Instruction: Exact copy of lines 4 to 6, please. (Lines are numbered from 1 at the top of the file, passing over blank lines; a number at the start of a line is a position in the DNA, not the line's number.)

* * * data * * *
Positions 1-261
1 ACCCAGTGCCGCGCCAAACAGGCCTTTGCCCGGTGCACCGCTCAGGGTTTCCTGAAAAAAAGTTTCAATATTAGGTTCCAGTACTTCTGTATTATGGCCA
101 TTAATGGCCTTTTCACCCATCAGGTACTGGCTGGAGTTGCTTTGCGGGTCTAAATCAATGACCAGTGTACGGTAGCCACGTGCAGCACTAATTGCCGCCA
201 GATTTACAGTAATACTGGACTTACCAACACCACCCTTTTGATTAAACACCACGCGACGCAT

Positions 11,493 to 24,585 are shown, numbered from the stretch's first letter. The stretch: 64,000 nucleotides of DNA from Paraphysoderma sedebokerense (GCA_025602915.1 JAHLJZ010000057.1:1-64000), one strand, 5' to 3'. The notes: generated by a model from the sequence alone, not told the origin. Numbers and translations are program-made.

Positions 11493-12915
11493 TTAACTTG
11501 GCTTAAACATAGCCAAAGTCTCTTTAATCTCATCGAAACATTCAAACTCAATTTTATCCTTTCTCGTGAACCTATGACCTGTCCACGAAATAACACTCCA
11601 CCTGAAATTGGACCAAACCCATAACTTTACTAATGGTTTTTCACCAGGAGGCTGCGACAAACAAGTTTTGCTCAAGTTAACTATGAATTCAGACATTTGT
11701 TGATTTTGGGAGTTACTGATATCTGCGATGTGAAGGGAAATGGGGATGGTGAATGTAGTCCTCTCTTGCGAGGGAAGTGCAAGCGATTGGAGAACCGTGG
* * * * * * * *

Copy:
201 GATTTACAGTAATACTGGACTTACCAACACCACCCTTTTGATTAAACACCACGCGACGCAT

Positions 11,493 to 24,585 are shown, numbered from the stretch's first letter. The stretch: 64,000 nucleotides of DNA from Paraphysoderma sedebokerense (GCA_025602915.1 JAHLJZ010000057.1:1-64000), one strand, 5' to 3'. The notes: generated by a model from the sequence alone, not told the origin. Numbers and translations are program-made.

Positions 11493-12915